2021 Haval H6 and Jolion to be launched globally – new electrifiable LEMON platform, Level 2 self-driving – paultan.org

2021 Haval H6 and Jolion to be launched globally – new electrifiable LEMON platform, Level 2 self-driving – paultan.org

04/14/2021

Following the unveiling of the Haval H6 in Thailand, Great Wall Motors (GWM) has revealed that it will be introducing the H6 and the Jolion SUVs globally. According to GWM, the pair had received very positive feedback from customers in China, and the H6 is currently one of the best-selling SUVs in the republic.

GWM vice president Sam Liu said: “GWM has launched three future-oriented global technology brands, and has the confidence in dealing with the transformation of the automobile industry.” The automaker’s L.E.M.O.N, COFIS and TANK technologies will help GWM transform into a global mobility technology company, he said, adding that the new range of cars will meed the needs of contemporary users.

Liu said the Haval H6 and Jolion will be launched in selected markets within the second quarter of the year, marking the first time the new cars are rolled out at the same pace domestically and internationally. GWM hopes the new models will improve the brand image of Haval.

Now, both SUVs ride on the automaker’s modular LEMON platform, which puts emphasis on performance, exterior design, cabin space, and electrification. The architecture can be scaled to develop models of different categories, including SUV, sedan, and MPV. They can also be easily built to size, from A0 to D-segment. Just as a reference, the Jolion boasts a wheelbase of 2,700 mm – that’s 30 mm longer than the Proton X70/Geely Boyue.

Other benefits of the LEMON platform include the increase of steering accuracy by 16%, lateral stiffness increase of 15%, reduction of centre of gravity by 30 mm and pitch angle by 50%, as well as better ride and handling characteristics. It’s lightweight, too, helping the Haval H6 shed up to 100 kg of mass. This bumps fuel economy by up to 14.5%, yet retains high levels of structural rigidity.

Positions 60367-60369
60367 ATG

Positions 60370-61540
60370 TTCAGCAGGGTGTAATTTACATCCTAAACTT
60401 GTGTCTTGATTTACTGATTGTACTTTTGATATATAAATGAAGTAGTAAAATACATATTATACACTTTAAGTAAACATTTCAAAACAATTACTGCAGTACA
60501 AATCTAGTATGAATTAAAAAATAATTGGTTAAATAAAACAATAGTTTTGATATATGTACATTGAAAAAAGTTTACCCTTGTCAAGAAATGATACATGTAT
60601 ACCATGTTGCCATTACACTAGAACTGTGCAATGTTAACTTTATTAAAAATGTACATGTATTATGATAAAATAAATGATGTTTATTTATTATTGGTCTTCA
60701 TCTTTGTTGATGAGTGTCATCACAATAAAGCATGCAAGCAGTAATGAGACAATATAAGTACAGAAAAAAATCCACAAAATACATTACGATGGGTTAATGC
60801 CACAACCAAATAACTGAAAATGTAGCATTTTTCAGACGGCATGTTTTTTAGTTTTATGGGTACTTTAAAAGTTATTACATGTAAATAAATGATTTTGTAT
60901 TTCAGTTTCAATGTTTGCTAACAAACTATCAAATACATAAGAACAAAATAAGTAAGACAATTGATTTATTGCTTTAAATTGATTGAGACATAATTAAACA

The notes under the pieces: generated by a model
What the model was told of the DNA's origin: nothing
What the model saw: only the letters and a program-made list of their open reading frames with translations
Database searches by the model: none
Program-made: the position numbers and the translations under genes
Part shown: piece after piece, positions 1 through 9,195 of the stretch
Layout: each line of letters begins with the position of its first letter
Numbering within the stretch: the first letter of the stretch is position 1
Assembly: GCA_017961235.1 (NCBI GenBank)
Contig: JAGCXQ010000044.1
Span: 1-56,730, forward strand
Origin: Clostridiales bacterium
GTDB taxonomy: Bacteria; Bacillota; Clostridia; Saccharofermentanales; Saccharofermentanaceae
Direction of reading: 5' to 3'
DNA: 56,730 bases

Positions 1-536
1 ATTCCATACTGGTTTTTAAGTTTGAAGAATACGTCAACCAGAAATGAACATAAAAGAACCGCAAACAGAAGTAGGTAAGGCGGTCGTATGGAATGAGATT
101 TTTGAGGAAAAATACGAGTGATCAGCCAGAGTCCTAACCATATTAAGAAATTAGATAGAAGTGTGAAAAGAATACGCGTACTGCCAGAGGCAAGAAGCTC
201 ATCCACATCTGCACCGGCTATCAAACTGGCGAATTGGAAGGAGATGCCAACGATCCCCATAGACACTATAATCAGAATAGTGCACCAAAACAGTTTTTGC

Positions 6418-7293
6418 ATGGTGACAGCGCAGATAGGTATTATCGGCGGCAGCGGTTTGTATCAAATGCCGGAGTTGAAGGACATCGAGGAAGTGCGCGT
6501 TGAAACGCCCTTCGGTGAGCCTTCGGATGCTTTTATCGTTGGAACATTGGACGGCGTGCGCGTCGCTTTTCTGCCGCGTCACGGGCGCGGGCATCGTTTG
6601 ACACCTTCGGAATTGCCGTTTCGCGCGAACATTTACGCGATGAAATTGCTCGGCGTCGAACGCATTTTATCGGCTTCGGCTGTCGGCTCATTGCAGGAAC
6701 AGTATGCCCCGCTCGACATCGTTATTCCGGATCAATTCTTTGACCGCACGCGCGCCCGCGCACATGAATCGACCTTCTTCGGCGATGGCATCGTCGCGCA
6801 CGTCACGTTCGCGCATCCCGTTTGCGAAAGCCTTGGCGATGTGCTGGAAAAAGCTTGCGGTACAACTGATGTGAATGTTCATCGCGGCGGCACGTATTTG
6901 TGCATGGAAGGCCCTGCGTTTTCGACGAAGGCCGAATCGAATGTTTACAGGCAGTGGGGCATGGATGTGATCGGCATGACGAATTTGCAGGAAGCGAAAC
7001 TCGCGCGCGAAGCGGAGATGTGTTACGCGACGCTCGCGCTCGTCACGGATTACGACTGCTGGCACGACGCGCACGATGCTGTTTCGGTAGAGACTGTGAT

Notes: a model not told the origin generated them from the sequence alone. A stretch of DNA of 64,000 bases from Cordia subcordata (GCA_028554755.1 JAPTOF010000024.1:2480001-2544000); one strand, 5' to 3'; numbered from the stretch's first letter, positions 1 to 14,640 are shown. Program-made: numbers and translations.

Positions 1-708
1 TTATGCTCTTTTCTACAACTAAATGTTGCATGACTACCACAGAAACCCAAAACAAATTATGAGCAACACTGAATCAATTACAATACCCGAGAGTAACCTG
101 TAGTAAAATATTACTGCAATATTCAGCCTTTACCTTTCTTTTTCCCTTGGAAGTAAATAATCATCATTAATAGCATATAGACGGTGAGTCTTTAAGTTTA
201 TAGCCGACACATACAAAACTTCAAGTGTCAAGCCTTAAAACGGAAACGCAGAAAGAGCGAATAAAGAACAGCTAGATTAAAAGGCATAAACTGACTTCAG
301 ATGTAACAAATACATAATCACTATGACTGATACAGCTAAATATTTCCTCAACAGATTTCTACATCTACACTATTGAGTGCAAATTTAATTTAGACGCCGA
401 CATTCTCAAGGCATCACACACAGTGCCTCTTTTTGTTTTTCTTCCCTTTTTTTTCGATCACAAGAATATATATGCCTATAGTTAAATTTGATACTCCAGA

To recap, the H6 Hybrid that debuted in Thailand is powered by a 1.5 litre turbocharged four-cylinder engine, which in standard petrol form makes 169 PS and 285 Nm of torque. The hybrid is paired with a 130 kW (177 PS) electric motor to produce 243 PS and an impressive 530 Nm of torque. A seven-speed dual-clutch transmission is standard.

The C-segment SUV is quite a looker as well, with slim LED headlights and a large six-pointed grille forming the sporty fascia. The tail lights are connected via an LED strip, which is a design feature more commonly found in premium makes.

Safety-wise, the H6 is offered with autonomous emergency braking with pedestrian, cyclist and oncoming traffic detection, blind spot monitoring, traffic sign recognition and Level 2 semi-autonomous driving capabilities, taking care of acceleration, braking and steering. There’s also Wisdom Dodge System (WDS), which moves the car to the side of the lane when overtaking large vehicles, before promptly moving back to the centre once the manoeuvre is completed.

The Jolion, on the other hand, is also a C-segment SUV that replaces the older Haval H2. In terms of size, it’s slightly smaller compared to the H6, with power coming from a 1.5 litre turbocharged engine. The four-cylinder mill makes 150 PS and 220 Nm of torque, with drive sent to the front wheels through a six-speed manual or seven-speed DCT.


Called the Chulian (meaning First Love in Mandarin) in China, it’s designed to be more sporty, with quad LED projector headlights that look somewhat similar in design to the Audi Q3, shape-wise at least. Haval’s signature six-pointed mesh grille takes centre stage, while the rear gets L-shaped LED tail lights. Not bad, right?

Inside, the dashboard gets the same minimalist treatment as the H6, complete with a fully digital instrument cluster. There are two choices of freestanding touchscreen displays, measuring either 10.25 inches or 12.3 inches. Both units support Apple CarPlay and Android Auto functionalities.

Other niceties include leather upholstery with powered seats, electronic knob shifter, a large panoramic sunroof, electronic parking brake with auto hold function, wireless smartphone charger, and dual-zone automatic climate control.

Like the H6, the Jolion also benefits from Level 2 semi-autonomous driving, thanks to the LEMON platform. Features include adaptive cruise control, 360-degree around view camera, autonomous emergency braking with pedestrian, cyclist and oncoming vehicle detection, plus fully automatic parking.

Currently, GWM will be producing the Haval H6 at its plant in Rayong, Thailand. The facility, which was bought over from General Motors, has a planned capacity of 80,000 units per annum. It will serve the Thai domestic market as well as ASEAN, Australia and South Africa markets, as well as other right-hand-drive export destinations. So, what do you think?

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